During April and May Kaye and I travelled up to Tully on two occasions. The first was the weekend of 21st 22nd (after a couple of false starts due to family commitments and flooding on the Bruce Highway) to attend the Cassowary Coast Branch meeting to be held at Bob and Jill Brighton’s home in Tully.
We arrived in Tully on Friday night, booking into the Tully Motel. On Saturday we decided to do a bit of sightseeing so we headed north to check out a tropical fruit winery called Murdering Point Winery. I had seen an add in a brochure about port made from chocolate sapote. We arrived a little after 10 am, as we talked to the proprietor we were invited to taste a selection the 6 white 3 red/rose 3 ports and 2 cream liqueurs all made from tropical fruits some of the more interesting ones were lychee mango Davidson plum and of course the black sapote. The red emperor sweet (Davidson plum) was our pick and we left with a carton in hand. The amount of fruit that is required to make a batch of wine is quite staggering , (a minimum of 10 tonnes)The fruit is mainly local but some come from northern New South Wales If you are passing through or in the area and enjoy the odd glass I would strongly recommend a visit.
The meeting was held on Sunday and was attended by about 20 members. After the formalities Bob conducted a walk around his garden. His side veranda and two greenhouses were full with about a 1000 young trees to replace the trees on his orchard lost in Yasi. As we proceeded around the garden there was 6 or 8 different fruit trees along the side fence and a granadilla which had completely covered a trellis about 1.5m (4’) high and about 2m (6’) square, constructed of 4 star pickets and a piece of reinforcing mesh, there was a lot of fruit ranging from flowers to mature fruit hanging under the canopy none of which had been hand pollinated (it appears that the native bees are at work).
The next thing of note was the 15 metre long hedge of gramichamma trees along the back fence; this provides privacy, a windbreak and a lot of fruit. The hedge sustained very little damage during Yasi and appears to have protected other trees in the garden from the brunt of the wind. After cyclone Larry Bob started trying to cyclone proof his farm and garden, some of the methods he tried are heavy pruning before the cyclone season to reduce the size of the tree and canopy. This worked for some trees but not for others. The most ingenious method was planting a small tree about 600mm (2’) on either side of the mother tree and approach grafting the side branches of the mother tree onto the leaders of the smaller trees, creating a tree with 3 root systems. By clever pruning Bob was able to train the tree to increase its stability during a cyclone. After Yasi not only did the tree survive a category 5 cyclone but Bob was picking rambutans 3weeks later. A single rooted rambutan tree next to it was blown out of the ground and jackfruit trees nearby were snapped off just above ground level. Bob plans to implement this method along with the Tatura trellising system into his orchard over the next couple of years.
I was invited to represent the RFA on Saturday 12th May for Tatura trellising field day at Peter Selleras farm at El Arish The guest speaker was Bas Van den Ende, scientist and designer of this amazing intense cropping system. It was originally designed for apple and pear growers and then adapted to stone fruit in Victoria. Through trial and error Peter and Alison have adapted the system to suit tropical fruit trees.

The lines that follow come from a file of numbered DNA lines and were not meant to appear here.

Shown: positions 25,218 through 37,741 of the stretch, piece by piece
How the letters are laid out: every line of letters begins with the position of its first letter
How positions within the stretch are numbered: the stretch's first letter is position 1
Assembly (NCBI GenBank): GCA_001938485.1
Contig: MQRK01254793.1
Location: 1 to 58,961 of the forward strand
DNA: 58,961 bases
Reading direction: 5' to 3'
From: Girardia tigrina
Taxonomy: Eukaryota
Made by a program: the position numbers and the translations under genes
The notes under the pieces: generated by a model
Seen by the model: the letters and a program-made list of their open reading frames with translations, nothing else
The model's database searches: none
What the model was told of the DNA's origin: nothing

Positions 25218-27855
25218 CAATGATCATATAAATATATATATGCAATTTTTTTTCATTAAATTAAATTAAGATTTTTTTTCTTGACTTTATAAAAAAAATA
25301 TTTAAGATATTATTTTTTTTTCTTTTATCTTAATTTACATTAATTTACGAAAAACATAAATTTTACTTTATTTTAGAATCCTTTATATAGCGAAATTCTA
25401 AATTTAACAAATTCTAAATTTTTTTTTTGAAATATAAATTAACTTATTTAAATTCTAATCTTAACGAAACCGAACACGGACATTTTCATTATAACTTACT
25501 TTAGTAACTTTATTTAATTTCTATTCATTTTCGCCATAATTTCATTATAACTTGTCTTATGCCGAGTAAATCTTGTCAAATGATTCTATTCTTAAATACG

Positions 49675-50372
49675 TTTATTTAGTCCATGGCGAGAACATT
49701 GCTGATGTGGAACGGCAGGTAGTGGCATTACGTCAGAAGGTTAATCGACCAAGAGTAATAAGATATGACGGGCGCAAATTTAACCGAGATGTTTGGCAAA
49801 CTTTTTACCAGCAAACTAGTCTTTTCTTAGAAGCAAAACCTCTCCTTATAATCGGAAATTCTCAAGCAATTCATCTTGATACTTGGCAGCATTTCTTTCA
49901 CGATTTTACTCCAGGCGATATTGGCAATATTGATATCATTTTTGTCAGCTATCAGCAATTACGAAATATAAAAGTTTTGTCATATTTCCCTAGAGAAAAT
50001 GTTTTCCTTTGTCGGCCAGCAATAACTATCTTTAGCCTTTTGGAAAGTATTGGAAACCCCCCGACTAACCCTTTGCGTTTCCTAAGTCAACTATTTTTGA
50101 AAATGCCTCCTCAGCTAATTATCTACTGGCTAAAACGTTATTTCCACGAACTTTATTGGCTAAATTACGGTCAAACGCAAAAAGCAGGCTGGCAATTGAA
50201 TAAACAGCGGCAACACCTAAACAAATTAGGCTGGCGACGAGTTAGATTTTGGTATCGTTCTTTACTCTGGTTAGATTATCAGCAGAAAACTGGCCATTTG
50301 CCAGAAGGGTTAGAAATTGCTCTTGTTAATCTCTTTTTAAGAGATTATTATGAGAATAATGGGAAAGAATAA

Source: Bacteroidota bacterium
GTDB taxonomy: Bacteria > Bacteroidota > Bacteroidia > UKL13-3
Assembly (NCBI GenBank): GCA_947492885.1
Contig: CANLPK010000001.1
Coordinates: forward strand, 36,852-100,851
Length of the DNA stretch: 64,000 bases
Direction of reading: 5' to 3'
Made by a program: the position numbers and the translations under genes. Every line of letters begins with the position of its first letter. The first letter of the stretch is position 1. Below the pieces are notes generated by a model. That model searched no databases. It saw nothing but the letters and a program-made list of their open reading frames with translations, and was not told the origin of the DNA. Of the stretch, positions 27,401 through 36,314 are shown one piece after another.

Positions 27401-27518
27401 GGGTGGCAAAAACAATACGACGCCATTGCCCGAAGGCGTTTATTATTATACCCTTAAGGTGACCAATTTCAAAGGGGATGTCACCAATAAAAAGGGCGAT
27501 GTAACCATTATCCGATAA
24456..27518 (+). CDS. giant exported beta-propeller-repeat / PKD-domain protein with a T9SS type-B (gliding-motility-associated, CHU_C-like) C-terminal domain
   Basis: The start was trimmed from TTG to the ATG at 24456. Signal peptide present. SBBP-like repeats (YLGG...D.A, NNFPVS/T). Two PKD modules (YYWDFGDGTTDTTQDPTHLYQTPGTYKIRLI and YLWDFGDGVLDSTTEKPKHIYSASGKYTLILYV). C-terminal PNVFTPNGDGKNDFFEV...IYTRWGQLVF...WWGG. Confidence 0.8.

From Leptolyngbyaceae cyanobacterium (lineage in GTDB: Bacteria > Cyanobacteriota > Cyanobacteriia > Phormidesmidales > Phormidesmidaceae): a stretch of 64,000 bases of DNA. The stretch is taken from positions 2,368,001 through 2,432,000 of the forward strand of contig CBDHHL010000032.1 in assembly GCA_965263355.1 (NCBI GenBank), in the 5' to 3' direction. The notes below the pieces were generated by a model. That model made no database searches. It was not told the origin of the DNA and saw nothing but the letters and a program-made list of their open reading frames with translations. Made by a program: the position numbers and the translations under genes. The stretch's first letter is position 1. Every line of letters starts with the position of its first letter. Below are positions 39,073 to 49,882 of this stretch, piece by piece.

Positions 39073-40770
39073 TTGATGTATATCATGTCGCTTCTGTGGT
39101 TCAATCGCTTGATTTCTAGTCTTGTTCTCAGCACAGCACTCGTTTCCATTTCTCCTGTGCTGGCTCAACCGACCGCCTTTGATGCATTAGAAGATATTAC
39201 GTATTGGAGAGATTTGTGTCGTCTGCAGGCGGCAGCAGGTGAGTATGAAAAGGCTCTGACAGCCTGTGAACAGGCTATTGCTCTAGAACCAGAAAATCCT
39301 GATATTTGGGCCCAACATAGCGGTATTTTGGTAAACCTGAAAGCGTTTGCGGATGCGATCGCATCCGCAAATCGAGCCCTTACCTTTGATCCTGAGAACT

Peter’s article in the 2012 Rare Fruit Review was very interesting, but to visit his orchard and see trees laden with fruit and powering ahead just 15 months after a category 5 cyclone was truly inspiring to say the least. The system comprises a “v” shaped trellis’ anchored at both ends and wires run between the support posts at about 600mm (2’) spacings then the trees are trained and pruned onto the wire. The trees are supported by the trellis exposing the canopy on the inside of the trellis to maxim sunlight whilst shading the fruit on the outside of the trellis. The whole design allows ease of pruning more effective use of pest controls and quicker more efficient harvesting of the fruit. Peter had 460 trees on Tatura Trellises before cyclone Yasi and did not lose a single tree during the blow, he later lost 2 trees to wet feet and several trees were badly sunburnt due to lack of foliage but these are well on the way to recovering.
Peter now has 2 rows of soursops 3 rows of Malay apples and several mixed rows including Abiu and star apples. The farm has just sent a good crop of abiu and star apples to market and is currently picking soursops twice a week. The trial trellis is 50 metres long and 4 metres wide, there are about forty fruit trees planted here with 21 different varieties; some of these include hog plum, cocoa, rollinia yellow sapote, lychee, figs, finger lime, jaboticaba, pitomba, abiu, arasa boy and kwai muck; this row is called the fruit salad row and is where each type of tree is assessed to see if it can be adapted to the trellis system. Most of the trees had fruit or flowers on them. The cassowary coast branch is about to start work on a small scale trellis system for the Faluga State primary School.
This system is truly the way of the future for both backyard and commercial growers alike. I would recommend this system to anyone trying to protect their trees against severe weather events, or as a way of putting a lot of different trees into a small area.
The information about this system is only available to RFA members and further details can be obtained from Bas van den Ende or Alison Selleras.
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